The multiple merger assembly of a hyperluminous obscured quasar at redshift 4.6

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Science  30 Nov 2018:
Vol. 362, Issue 6418, pp. 1034-1036
DOI: 10.1126/science.aap7605

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Mergers drive a powerful dusty quasar

Massive galaxies in the early Universe host supermassive black holes at their centers. When material falls toward the black hole, it releases energy and is observed as a quasar. Astronomers found a population of powerful distant quasars that are obscured by dust, but it has been unclear how they are formed. Díaz-Santos et al. observed the dust-obscured quasar WISE J224607.56-052634.9 at submillimeter wavelengths, finding three small companion galaxies connected to the quasar by bridges of gas and dust. They inferred that galaxy mergers can provide both the raw material to power a quasar and large quantities of dust to obscure it.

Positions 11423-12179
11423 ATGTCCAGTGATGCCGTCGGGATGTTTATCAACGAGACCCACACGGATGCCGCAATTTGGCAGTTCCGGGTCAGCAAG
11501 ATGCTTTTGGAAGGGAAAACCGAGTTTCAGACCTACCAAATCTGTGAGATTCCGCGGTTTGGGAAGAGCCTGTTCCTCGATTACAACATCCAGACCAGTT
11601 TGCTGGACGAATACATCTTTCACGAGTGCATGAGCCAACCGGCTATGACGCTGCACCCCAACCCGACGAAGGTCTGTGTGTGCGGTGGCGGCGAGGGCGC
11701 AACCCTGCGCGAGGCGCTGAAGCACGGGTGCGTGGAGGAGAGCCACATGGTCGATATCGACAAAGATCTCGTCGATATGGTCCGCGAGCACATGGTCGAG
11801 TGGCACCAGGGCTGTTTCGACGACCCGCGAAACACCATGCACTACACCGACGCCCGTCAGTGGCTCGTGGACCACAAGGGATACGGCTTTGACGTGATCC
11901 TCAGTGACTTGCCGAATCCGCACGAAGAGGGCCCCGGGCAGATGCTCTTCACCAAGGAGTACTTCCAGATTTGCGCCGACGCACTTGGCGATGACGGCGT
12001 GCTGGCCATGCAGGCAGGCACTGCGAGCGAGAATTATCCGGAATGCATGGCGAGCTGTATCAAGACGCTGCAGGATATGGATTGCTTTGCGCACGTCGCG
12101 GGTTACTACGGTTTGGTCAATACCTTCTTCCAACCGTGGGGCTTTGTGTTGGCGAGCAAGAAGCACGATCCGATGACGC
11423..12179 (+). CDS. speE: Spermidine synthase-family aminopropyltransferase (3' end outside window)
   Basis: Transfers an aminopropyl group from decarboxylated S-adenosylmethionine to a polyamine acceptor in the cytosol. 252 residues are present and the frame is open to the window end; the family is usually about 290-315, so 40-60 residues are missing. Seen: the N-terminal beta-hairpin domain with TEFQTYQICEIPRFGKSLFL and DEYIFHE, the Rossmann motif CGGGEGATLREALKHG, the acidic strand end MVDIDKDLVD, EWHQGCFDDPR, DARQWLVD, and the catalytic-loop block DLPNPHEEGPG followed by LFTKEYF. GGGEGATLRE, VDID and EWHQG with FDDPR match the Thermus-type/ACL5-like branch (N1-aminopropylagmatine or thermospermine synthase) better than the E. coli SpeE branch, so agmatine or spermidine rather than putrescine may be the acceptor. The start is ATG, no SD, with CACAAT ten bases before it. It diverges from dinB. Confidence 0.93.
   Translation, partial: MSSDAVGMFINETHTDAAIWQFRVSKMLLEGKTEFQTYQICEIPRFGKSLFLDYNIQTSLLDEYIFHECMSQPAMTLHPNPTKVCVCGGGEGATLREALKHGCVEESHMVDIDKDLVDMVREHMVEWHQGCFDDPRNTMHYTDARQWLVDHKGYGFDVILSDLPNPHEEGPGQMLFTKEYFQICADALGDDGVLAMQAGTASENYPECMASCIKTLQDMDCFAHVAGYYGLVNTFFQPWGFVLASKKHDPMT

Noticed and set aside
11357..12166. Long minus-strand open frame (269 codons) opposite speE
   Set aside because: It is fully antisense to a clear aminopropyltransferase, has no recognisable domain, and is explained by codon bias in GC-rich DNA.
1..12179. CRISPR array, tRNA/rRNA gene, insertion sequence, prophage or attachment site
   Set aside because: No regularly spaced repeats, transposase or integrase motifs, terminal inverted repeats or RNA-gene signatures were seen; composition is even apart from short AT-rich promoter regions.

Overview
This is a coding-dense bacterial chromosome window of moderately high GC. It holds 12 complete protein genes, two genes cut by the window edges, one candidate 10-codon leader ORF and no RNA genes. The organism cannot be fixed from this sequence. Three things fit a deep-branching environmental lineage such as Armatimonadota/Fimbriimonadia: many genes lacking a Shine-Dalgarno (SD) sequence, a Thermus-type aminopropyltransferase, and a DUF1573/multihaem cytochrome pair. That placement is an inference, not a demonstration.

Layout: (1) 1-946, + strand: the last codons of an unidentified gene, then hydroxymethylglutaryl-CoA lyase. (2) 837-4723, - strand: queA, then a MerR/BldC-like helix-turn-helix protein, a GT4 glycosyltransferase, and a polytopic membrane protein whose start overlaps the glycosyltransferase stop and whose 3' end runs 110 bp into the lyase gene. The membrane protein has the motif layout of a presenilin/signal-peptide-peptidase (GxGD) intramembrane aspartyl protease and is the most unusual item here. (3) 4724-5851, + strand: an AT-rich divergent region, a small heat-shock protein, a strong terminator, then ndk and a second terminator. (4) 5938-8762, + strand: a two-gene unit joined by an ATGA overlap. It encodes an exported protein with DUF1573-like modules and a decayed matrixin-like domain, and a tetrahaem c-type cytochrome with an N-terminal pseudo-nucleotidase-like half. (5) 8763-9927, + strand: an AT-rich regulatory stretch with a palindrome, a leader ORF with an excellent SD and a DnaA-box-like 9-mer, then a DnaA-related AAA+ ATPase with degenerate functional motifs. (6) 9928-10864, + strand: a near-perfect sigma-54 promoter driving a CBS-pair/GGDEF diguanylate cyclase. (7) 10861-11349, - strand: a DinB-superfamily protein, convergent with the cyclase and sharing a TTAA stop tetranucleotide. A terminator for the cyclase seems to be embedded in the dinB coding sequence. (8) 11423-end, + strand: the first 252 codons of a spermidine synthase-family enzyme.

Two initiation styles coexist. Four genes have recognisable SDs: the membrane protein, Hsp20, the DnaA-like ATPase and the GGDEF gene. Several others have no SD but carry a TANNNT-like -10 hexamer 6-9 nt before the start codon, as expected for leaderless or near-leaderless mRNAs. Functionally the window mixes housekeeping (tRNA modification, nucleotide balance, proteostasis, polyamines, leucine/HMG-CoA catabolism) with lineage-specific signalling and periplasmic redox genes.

Science, this issue p. 1034


Galaxy mergers and gas accretion from the cosmic web drove the growth of galaxies and their central black holes at early epochs. We report spectroscopic imaging of a multiple merger event in the most luminous known galaxy, WISE J224607.56−052634.9 (W2246−0526), a dust-obscured quasar at redshift 4.6, 1.3 billion years after the Big Bang. Far-infrared dust continuum observations show three galaxy companions around W2246−0526 with disturbed morphologies, connected by streams of dust likely produced by the dynamical interaction. The detection of tidal dusty bridges shows that W2246−0526 is accreting its neighbors, suggesting that merger activity may be a dominant mechanism through which the most luminous galaxies simultaneously obscure and feed their central supermassive black holes.

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